Sustainable Automobile Transport
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Sustainable Automobile Transport

Shaping Climate Change Policy

Lisa Ryan and Hal Turton

Transport, and in particular road transport, represents a significant global threat to long-term sustainable development, and is one of the fastest-growing consumers of final energy and sources of greenhouse gas emissions. In this book, long-term energy–economy–environment scenarios are used to identify the key technological developments required to address the challenges passenger car transport poses to climate change mitigation and energy security. It also considers possible targets for policy support and examines some of the elements that contribute to the significant levels of uncertainty – particularly social and political conditions. The book then builds on this long-term scenario analysis with a broad review of recent empirical examples of relevant policy implementation to identify near-term options for the passenger transportation sector which may promote a shift towards a more sustainable transport system over the longer term.
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Chapter 4: Modelling Transport Technology and Fuel Choice in a Long-term Scenario with ERIS

Lisa Ryan and Hal Turton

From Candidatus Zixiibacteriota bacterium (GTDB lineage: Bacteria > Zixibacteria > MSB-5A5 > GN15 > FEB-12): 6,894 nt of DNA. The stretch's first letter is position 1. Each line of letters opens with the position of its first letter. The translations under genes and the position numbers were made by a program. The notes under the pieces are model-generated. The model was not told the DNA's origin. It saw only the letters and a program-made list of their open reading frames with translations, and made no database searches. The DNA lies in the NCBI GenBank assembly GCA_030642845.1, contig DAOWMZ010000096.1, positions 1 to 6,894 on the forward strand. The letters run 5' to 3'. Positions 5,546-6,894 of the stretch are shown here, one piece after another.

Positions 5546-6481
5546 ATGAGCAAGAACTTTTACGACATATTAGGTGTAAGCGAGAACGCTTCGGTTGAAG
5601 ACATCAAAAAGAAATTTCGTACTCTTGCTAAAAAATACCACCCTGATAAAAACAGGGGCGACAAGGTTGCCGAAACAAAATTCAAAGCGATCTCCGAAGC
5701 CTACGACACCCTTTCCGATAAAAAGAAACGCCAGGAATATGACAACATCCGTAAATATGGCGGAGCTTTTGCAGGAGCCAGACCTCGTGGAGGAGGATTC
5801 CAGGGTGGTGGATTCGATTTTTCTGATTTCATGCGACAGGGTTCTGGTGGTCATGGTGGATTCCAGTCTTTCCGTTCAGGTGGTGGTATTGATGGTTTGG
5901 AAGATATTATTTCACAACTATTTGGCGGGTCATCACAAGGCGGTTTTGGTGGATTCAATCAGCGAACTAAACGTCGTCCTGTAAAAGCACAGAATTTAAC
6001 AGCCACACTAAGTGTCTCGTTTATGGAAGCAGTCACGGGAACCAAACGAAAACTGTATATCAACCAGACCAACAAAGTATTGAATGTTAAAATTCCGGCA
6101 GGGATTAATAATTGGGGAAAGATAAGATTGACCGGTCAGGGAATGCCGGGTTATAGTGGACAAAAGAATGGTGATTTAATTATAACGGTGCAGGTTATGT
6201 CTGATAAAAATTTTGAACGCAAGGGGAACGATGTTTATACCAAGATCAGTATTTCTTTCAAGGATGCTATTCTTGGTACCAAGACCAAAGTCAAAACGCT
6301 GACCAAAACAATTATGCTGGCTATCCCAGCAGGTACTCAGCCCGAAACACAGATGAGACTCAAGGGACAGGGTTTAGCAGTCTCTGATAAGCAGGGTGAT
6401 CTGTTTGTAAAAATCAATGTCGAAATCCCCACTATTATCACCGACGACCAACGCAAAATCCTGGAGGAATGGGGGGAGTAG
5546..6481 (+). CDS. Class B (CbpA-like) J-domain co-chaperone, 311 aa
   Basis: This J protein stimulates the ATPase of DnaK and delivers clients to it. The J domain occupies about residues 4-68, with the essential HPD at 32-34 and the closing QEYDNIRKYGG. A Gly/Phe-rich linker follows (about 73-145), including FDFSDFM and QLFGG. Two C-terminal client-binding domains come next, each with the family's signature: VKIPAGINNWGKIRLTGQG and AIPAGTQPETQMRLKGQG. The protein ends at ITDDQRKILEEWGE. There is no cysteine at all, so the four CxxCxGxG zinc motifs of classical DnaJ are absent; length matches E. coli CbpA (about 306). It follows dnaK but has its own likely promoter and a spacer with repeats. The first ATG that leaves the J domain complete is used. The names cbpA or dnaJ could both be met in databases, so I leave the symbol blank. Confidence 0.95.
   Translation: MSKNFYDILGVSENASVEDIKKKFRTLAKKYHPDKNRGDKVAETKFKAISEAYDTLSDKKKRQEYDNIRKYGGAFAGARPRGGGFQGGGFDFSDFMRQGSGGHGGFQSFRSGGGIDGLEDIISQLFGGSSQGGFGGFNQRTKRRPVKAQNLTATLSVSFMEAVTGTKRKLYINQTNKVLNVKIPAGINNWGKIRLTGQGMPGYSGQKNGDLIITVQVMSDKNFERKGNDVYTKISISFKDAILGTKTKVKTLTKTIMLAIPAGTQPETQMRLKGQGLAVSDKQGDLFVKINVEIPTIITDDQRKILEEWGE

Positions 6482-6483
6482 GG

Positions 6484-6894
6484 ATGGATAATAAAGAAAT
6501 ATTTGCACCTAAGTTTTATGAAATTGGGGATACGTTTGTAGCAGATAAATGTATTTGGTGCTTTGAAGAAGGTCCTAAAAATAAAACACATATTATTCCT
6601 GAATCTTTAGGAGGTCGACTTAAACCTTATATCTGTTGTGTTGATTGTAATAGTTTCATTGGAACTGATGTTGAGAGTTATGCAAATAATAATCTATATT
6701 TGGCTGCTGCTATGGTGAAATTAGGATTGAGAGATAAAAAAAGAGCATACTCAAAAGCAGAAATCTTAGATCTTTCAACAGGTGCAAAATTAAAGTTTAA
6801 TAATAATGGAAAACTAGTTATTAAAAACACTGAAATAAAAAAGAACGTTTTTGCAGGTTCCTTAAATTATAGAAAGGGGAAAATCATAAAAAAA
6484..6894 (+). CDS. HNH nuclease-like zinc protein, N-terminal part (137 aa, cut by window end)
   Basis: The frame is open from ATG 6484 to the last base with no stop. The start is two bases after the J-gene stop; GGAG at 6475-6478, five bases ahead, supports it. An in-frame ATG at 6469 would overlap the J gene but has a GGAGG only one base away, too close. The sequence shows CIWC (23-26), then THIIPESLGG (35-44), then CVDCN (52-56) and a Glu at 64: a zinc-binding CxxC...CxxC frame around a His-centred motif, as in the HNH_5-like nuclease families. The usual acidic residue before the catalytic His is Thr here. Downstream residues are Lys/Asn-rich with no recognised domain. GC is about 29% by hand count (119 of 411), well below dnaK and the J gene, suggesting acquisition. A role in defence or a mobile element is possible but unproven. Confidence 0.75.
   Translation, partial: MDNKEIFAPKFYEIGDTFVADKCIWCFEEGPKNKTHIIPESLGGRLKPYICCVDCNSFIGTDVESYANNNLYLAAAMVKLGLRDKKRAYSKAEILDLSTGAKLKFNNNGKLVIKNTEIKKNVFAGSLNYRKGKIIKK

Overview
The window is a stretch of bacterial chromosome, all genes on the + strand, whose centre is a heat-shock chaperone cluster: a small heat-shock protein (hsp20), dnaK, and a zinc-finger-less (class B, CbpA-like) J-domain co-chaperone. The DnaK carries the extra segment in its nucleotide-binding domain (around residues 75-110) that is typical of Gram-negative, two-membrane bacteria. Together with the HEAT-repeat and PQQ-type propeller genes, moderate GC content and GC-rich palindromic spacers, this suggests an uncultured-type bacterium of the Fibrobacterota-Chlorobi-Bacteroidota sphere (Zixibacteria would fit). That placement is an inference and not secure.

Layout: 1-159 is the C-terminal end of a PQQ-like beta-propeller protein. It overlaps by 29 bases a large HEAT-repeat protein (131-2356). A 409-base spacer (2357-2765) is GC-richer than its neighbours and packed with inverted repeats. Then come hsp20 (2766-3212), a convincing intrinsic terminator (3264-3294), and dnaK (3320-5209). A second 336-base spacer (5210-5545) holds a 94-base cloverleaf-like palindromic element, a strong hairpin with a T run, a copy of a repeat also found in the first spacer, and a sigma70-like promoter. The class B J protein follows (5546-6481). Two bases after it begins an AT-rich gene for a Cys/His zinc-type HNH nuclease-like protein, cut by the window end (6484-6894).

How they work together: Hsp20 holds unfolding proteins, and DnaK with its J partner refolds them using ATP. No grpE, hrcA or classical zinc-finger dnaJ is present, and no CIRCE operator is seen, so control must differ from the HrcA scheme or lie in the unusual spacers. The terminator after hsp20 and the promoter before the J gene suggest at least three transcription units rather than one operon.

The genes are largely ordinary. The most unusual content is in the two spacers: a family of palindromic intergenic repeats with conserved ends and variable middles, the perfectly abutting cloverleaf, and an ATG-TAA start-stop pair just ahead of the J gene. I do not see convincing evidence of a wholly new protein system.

Any possible transition towards a sustainable passenger transport system cannot occur in isolation to developments in the overall energy system. Such a transition requires that both suitable technologies and fuels be available in sufficient quantities and at the right time. Looking at fuel production, a transition away from fossil fuels to cleaner energy carriers, such as hydrogen, may require fundamental changes in fuel production and distribution infrastructure. The emergence of a radically different fuel production and delivery system itself is potentially a more significant development than a shift in the dominant automobile technology. Accordingly, any assessment of the potential of vehicle technologies needs also to account for other developments in the energy system. This is also the case with technology development, where many of the potential new automobile technologies, such as fuel cells, are likely to undergo commercialization initially in other applications, before they achieve significant penetration in the automobile market (for example, see Barreto et al., 2003). To ensure that these factors are considered in our analysis we employ the detailed energy-systems model ERIS (Energy Research and Investment Strategies), a ‘bottom-up’ optimization model that includes representation of technologies and technology dynamics. This model is used to construct and explore energy and transport system developments in the E3 scenario that we began defining in Chapter 2. ERIS is a global multiregional model that endogenizes technological learning curves (see Turton and Barreto, 2004; Kypreos et al., 2000; Barreto and Kypreos, 2000; Barreto and Kypreos, 2004a). It...

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